Percent of facilities with non-medical restrictive eligibility criteria
Eligibility criteria of a non-medical nature, mandated by the service facility or organization, which limit access to reproductive health (RH) services for specific categories of individuals (e.g. youth, particularly unmarried females; commercial sex workers; individuals from a certain tribe or ethnic group; etc.)
This indicator is calculated as:
(# of facilities with non-medical restrictive eligibility criteria/ Total # of medical facilities) x100
Eligibility criteria for services offered by the program
Program documents outlining policies and regulations; interviews with staff
This indicator identifies the existence of barriers to services in the form of unnecessary formal program policies, regulations, and procedures; such restrictions, mandated at the policy/program level, exceed those justified on medical grounds. Typical restrictive criteria for different RH services include the following:
- Age, parity, marital status, and/or spousal consent;
- Requirements for blood tests or pelvic examinations prior to the distribution of oral contraceptives;
- Requirements for multiple visits to receive certain contraceptive methods (e.g., IUDs);
- Requirements of direct physician involvement in the provision of services; and
- A required waiting period of several days between counseling for voluntary surgical contraception and the actual procedure.
Sexually Transmitted Infections (STIs):
- Age, marital status, spousal consent;
- Partner notification; and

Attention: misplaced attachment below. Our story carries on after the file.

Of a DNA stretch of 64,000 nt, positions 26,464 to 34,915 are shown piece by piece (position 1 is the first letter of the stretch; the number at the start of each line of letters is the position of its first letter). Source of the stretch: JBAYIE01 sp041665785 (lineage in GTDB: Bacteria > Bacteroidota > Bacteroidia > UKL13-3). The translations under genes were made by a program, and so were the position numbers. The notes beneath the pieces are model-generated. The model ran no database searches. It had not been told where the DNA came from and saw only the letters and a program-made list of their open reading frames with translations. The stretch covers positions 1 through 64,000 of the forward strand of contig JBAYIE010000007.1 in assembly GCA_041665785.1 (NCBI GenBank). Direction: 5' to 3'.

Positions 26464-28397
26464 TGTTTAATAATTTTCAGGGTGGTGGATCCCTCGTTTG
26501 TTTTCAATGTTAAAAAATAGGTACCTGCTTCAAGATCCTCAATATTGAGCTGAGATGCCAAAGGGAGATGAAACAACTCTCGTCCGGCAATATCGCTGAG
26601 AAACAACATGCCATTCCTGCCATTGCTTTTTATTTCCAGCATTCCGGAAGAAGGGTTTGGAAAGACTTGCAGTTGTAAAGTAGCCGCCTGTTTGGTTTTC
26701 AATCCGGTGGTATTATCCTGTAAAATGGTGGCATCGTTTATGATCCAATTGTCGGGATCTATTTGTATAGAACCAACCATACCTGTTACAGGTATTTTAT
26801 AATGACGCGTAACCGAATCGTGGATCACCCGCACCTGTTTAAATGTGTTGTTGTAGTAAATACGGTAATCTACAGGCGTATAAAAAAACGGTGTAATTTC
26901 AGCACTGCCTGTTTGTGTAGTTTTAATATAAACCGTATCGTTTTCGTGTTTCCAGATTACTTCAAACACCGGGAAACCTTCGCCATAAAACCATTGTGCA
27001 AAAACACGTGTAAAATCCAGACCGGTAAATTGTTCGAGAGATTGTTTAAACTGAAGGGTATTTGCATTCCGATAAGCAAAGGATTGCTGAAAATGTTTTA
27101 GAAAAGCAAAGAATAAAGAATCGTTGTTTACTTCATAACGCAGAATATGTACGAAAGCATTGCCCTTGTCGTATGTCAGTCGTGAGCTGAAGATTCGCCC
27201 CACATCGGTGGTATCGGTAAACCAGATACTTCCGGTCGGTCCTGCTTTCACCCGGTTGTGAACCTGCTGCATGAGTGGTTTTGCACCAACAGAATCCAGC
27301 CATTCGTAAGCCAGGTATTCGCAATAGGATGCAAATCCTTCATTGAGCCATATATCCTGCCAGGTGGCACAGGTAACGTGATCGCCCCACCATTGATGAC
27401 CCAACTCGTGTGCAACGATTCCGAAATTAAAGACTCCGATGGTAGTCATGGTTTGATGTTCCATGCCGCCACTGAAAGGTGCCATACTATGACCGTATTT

- Waiting period for HIV test results.
- Age, parity, marital status, spousal consent; and
- Requirements for direct physician involvement in provision of services (when other appropriately trained clinical staff [e.g., midwives] could provide the same service).
Adolescent Reproductive Health Services:
- Age, marital status; and
- Parental notification or consent.
Abortion and Postabortion Care:
- Parental or spousal consent prior to procedure or treatment;
- Inappropriate judicial requirements (e.g., rape may be a legal indication for elective abortion, and women are not permitted to obtain the service without “proof” of the rape, which might be a court order);
- Provision of uterine evacuation for incomplete abortion only in an operative theatre;
- Provision of uterine evacuation for incomplete abortion only under general anesthesia;
- Provision of uterine evacuation for incomplete abortion only by a physician;
- Inappropriate clinical criteria for use of manual vacuum aspiration for treatment of incomplete abortion; and
- Inappropriate criteria for contraceptive method provision following treatment of incomplete abortion.
Administrative barriers to access occur less frequently for STI/HIV services, which tend to be provided to those who seek treatment.